I knew the story of Coronado and how he came as far north as the Kansas prairies looking for gold. He didn't find it, but he did find several tribes of Native Americans, and ultimately went home in frustration. The story of the man walking beside him was more interesting. So I did a little reading and found out that this was Father Juan Padilla, who had accompanied Coronado's expedition.
Several of the places where the conquistadors camped have been identified by historians and archaeologists. One of them is just outside of Dodge City, Kansas. Today the site is recognized as the place where the first Catholic Mass west of the Mississippi River was celebrated. Coronado crossed the Kansas River-which he named the Saints Peter and Paul River because it was near the saints' feast day when they arrived-and made his way farther north to an area near the site of Lyons, Kansas, where he made contact with the Quivira Indians.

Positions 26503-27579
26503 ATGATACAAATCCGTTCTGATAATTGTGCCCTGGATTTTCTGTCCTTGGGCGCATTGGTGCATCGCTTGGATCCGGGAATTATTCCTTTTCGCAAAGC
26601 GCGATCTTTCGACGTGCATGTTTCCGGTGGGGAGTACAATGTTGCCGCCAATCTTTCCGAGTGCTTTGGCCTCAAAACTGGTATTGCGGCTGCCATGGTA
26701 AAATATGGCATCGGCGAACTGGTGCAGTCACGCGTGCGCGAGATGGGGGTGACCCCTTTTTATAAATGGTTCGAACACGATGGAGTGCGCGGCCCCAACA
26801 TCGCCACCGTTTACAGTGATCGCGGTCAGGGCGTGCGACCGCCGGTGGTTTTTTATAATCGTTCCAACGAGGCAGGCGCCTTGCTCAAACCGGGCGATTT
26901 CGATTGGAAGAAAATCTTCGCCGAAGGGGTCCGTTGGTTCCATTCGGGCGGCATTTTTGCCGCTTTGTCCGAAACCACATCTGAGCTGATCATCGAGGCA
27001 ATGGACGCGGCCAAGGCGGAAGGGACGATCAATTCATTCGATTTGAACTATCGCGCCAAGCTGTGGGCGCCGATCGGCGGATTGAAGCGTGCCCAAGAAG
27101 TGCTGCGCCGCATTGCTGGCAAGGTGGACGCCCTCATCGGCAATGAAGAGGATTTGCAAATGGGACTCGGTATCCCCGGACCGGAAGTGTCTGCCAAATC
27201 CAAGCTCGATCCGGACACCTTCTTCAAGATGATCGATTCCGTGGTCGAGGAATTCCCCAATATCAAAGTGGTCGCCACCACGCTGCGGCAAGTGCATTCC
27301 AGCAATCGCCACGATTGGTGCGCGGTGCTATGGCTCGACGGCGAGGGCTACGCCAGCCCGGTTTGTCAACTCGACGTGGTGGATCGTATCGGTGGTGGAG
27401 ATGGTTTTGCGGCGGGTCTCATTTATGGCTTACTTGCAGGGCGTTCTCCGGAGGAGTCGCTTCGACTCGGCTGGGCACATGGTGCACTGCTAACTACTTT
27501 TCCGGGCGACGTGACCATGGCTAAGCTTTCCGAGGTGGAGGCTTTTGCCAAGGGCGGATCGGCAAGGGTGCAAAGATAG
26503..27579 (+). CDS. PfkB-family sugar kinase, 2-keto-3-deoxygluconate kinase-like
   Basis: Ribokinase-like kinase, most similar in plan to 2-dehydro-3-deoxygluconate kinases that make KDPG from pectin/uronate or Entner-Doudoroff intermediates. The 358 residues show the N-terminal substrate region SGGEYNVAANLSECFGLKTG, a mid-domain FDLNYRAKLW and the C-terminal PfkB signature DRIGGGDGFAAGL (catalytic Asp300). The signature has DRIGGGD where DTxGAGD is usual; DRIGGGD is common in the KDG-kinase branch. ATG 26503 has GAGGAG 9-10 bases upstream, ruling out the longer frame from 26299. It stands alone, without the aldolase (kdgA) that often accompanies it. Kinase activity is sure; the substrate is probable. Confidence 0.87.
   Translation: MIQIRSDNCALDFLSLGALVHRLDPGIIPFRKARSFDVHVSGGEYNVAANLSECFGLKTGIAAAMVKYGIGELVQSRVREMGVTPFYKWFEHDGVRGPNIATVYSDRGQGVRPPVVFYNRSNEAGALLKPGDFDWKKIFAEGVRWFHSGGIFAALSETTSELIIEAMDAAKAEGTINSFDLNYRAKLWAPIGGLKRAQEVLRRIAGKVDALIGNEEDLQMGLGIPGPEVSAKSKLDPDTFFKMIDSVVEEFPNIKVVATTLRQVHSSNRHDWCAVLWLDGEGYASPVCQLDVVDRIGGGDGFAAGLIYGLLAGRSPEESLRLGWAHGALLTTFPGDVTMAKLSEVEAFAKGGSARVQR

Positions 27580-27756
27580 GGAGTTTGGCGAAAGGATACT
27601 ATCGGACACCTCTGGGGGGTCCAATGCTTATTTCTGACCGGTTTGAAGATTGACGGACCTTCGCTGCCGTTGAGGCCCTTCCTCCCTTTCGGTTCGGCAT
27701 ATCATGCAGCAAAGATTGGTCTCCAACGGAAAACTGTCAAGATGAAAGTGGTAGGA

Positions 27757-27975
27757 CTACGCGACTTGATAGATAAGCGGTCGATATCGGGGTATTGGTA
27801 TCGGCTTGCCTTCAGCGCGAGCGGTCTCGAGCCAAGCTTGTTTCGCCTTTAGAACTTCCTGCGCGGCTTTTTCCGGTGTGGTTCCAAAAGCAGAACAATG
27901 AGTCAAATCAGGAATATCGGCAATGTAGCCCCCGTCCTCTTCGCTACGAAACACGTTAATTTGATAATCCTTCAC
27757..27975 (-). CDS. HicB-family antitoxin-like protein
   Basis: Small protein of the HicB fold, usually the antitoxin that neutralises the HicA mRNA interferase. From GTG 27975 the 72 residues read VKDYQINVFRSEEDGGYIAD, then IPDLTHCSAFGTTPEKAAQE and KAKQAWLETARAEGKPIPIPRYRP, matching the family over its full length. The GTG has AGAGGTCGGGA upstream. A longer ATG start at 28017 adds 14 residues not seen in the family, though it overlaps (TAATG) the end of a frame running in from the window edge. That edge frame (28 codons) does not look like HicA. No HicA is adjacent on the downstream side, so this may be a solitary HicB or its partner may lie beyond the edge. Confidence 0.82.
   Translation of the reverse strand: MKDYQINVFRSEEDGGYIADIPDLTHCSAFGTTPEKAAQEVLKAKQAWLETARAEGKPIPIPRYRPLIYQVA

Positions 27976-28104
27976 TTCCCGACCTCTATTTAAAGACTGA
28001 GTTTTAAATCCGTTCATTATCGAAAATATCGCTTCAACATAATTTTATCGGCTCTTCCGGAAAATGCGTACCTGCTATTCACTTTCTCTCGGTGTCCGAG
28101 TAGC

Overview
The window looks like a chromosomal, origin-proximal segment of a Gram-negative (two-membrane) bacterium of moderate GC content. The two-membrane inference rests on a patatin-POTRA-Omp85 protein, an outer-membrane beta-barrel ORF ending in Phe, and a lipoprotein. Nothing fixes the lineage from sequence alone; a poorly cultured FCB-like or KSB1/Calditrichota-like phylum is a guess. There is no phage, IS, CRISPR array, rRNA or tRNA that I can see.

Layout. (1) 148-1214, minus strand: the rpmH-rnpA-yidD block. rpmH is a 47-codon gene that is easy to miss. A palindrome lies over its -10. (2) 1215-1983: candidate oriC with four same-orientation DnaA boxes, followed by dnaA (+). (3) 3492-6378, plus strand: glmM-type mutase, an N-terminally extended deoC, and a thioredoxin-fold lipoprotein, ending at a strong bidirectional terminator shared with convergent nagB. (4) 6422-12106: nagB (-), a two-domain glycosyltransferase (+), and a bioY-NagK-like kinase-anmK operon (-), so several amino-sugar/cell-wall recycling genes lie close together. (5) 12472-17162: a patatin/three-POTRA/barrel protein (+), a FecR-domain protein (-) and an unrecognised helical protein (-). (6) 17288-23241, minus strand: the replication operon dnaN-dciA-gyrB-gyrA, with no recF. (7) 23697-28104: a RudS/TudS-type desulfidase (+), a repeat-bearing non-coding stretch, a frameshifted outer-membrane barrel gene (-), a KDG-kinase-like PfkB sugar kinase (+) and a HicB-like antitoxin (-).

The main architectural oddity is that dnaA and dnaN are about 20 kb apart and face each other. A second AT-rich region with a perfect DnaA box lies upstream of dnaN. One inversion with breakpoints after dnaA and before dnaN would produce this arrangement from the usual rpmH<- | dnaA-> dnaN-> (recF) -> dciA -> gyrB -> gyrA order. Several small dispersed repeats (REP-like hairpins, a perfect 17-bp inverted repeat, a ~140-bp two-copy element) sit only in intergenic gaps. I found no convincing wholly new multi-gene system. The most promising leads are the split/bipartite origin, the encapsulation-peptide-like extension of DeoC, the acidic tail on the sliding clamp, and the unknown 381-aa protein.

Coronado and his soldiers stayed with the Quivirans for about a month before heading back south, disappointed that they hadn't found the treasure they were seeking. But Father Padilla found something more precious than gold-he found souls. He went back to Mexico with Coronado in 1541 but returned to Kansas in 1542, accompanied by three other Franciscans, to work among the Native Americans and spread the Word of God.
Padilla was well received and well treated by the Quiviran Indians. After some time he decided he wanted to meet with another tribe in the area. The best explanation of what happened next is that the Quivirans were afraid that Father Padilla would spread his good medicine to rival tribes, so on his journey to another village, a raiding party caught up with him and, on Christmas Day 1542, he was martyred while kneeling in prayer.